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13 resultados encontrados para: AUTOR: Schneider, Laura C
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Resumen en: Inglés |
Resumen en inglés

Land system science axiomatically addresses social–environmental systems by integrating the dynamics of land uses (social) and land covers (environment), invariably including the use of remote sensing data and often, spatially explicit models of land change. This kind of research is illustrated through the Southern Yucatán Peninsular Region project (1997–2008) aimed at understanding, predicting, and projecting spatially explicit land change in a region with juxtaposed land uses-agriculture and a biosphere reserve. The successes of the project, its contributions to contemporary land system science, and the organizational mechanisms that fostered the research are identified as well as various corrections, which if applied, may have refined and extended the project's goals. Overall, the project demonstrates the kind of integrated research required to advance understanding of a social-environment system and the team-based methods used in the process.


2.
- Capítulo de libro con arbitraje
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Precipitation variability and adaptation strategies in the southern Yucatán Peninsula, Mexico: integrating local knowledge with quantitative analysis
Márdero Jiménez, Silvia Sofía ; Schmook, Birgit Inge (coaut.) ; Christman, Zachary John (coaut.) ; Nickl Alcocer, Elsa Cristina (coaut.) ; Schneider, Laura (coaut.) ; Rogan, John (coaut.) ; Lawrence, Deborah (coaut.) ;
Contenido en: International Perspectives on Climate Change Switzerland, German : Springer International Publishing, 2014 p. 189-201 ISBN:978-331-9044-88-0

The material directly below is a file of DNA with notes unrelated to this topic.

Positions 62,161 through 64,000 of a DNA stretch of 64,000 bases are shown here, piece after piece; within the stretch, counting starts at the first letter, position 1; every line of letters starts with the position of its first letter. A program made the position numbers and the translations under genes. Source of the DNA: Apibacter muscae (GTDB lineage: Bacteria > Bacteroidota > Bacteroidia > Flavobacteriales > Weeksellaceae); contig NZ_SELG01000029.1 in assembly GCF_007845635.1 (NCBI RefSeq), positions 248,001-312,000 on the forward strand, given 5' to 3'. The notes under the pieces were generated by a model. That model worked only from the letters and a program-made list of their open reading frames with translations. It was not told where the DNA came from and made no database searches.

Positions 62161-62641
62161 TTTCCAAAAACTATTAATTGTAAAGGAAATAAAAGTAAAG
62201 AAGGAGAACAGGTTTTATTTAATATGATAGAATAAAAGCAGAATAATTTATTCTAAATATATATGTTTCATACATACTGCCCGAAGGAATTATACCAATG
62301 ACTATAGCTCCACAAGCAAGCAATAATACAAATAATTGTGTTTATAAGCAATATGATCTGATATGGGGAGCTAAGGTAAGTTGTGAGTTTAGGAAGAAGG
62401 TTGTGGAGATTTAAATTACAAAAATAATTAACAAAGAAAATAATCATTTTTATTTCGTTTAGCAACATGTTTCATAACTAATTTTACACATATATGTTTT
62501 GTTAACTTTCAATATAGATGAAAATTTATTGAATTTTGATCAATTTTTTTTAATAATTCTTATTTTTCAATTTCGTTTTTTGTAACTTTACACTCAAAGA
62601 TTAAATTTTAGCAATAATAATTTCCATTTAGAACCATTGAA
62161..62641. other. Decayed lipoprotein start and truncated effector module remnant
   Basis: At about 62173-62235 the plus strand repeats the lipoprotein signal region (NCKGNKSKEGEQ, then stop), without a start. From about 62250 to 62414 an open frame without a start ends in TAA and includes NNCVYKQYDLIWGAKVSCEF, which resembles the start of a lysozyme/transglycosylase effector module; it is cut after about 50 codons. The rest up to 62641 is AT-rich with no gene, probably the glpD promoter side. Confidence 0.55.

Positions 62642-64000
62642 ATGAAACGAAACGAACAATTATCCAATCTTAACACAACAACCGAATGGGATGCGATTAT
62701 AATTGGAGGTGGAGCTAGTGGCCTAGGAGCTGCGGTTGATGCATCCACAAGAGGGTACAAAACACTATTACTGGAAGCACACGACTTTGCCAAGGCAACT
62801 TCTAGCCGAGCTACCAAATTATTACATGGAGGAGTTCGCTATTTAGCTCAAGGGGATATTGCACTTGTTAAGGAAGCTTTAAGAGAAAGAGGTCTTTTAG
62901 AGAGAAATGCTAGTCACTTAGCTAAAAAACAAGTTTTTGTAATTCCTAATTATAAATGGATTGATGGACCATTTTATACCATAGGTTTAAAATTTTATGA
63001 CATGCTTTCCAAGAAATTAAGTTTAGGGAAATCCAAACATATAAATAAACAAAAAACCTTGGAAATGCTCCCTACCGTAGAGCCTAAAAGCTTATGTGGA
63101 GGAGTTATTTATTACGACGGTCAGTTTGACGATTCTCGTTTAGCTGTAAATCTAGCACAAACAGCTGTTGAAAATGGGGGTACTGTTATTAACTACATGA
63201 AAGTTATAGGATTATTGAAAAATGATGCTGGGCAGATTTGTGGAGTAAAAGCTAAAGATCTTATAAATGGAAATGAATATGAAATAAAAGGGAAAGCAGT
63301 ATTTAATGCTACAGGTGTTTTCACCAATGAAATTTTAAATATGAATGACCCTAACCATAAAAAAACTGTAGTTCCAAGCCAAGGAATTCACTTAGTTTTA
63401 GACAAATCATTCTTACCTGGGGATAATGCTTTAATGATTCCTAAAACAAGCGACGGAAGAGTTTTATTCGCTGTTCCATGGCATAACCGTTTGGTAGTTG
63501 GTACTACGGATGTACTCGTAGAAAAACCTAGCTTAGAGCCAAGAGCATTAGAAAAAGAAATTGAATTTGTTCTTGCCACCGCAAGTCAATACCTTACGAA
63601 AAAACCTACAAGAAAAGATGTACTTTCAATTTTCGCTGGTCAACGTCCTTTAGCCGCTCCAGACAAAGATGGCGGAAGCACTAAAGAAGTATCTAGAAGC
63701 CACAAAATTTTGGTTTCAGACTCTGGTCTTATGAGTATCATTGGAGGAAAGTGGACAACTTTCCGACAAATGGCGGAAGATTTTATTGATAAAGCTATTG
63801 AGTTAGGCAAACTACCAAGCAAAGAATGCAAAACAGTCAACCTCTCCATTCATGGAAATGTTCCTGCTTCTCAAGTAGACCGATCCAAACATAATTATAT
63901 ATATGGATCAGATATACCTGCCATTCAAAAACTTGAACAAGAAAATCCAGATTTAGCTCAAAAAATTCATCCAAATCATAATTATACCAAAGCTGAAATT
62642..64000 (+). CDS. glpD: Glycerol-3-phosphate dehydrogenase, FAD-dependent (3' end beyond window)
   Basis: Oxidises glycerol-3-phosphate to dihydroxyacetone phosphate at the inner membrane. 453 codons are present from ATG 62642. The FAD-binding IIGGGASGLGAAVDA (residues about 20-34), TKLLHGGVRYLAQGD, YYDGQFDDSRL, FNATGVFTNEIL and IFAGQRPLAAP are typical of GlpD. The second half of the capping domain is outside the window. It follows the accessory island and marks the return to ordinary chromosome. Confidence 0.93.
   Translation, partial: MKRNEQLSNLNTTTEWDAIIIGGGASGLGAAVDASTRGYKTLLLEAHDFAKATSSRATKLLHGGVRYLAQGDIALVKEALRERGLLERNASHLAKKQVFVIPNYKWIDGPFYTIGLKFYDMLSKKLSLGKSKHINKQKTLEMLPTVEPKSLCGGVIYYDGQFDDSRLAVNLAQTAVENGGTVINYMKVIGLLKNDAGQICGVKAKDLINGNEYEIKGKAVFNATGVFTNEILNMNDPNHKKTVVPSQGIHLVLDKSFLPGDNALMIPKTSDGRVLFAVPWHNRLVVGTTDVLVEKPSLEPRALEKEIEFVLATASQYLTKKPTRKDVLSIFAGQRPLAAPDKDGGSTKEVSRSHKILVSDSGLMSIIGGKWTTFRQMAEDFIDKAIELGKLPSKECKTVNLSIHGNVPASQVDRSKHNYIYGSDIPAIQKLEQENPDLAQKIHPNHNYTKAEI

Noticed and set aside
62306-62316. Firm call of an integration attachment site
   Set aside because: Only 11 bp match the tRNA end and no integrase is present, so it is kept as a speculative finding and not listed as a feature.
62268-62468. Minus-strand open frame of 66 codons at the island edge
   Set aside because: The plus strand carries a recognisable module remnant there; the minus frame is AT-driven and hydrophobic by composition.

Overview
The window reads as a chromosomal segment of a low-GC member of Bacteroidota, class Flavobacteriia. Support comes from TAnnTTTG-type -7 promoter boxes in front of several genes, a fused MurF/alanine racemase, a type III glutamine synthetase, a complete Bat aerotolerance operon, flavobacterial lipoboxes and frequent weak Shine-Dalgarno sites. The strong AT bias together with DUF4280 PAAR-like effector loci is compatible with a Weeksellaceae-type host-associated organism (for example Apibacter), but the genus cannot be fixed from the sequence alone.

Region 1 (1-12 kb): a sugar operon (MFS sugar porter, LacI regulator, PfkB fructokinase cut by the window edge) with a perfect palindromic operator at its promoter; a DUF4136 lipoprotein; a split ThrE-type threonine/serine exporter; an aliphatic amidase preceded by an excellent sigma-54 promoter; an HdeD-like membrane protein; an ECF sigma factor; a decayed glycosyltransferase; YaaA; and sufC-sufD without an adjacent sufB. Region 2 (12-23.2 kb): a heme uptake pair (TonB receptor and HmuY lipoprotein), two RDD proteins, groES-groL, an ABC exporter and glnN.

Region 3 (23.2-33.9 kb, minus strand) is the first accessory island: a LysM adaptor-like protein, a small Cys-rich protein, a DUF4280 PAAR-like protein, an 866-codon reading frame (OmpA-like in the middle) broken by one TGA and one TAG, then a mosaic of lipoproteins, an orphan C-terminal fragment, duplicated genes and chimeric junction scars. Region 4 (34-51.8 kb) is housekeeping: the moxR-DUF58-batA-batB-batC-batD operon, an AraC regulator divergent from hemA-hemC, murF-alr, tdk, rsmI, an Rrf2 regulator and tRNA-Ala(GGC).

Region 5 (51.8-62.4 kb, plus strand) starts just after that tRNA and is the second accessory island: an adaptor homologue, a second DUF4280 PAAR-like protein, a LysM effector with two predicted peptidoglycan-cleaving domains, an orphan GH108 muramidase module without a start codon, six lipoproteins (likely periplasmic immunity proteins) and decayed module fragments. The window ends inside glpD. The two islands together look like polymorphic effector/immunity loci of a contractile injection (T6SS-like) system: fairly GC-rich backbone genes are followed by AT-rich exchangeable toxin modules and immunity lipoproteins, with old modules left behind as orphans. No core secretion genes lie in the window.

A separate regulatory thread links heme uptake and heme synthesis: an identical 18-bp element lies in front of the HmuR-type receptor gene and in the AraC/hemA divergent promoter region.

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Resumen en: Inglés |
Resumen en inglés

Climatic variability, including droughts, has long affected the Mayan Lowlands. Therefore, farmers have developed coping strategies to mitigate these impacts. In the past, however, records of these effects and responses were largely anecdotal. In modern times, the perceptions of farmers, especially those practicing rain-fed agriculture, combined with the increased availability of accurate historical climatic records and forecasts, can provide useful information regarding periods of decreased precipitation and strategies employed to resist and respond to drought effects. As part of the multidisciplinary and inter-institutional project, New Knowledge about Ecosystem Level Response to Increased Frequency of Large-Scale Natural Disturbance Driven by Climate Change, this chapter outlines the spatial and temporal variability of precipitation across the Southern Yucatán Peninsula, Mexico, and examines Mayan farmers’ adaptations to droughts and other climate perturbations. The authors analyzed precipitation trends and anomalies from 1953 to 2007, using linear regressions and the quintile method to classify meteorological droughts. Authors also conducted 150 household interviews across 10 communities to investigate Mayan farmers’ adaptations to climate perturbations.

Results demonstrate a significant decrease in annual and rainy season precipitation across much of the study area, coupled with an increased occurrence of droughts, especially since 1980. Interviewed subsistence maize farmers have adapted to decreasing and irregular precipitation by adjusting agricultural calendars, planting more maize varieties, increasing water storage, and diversifying their practices both within the agricultural system and beyond it. Through this research, the authors demonstrate the importance of incorporating farmers’ local and traditional knowledge into prevention and mitigation policies of governmental and non-governmental institutions in the region.


3.
- Artículo con arbitraje
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Damage patterns after Hurricane Dean in the southern Yucatán: has human activity resulted in more resilient forests?
McGroddy, Megan ; Lawrence, Deborah (coaut.) ; Schneider, Laura C. (autora) ; Rogan, John (autor) ; Zager, Irene (autora) ; Schmook, Birgit Inge (autora) ;
Disponible en línea
Contenido en: Forest Ecology and Management Vol. 310, (December 2013), p. 812–820 ISSN: 0378-1127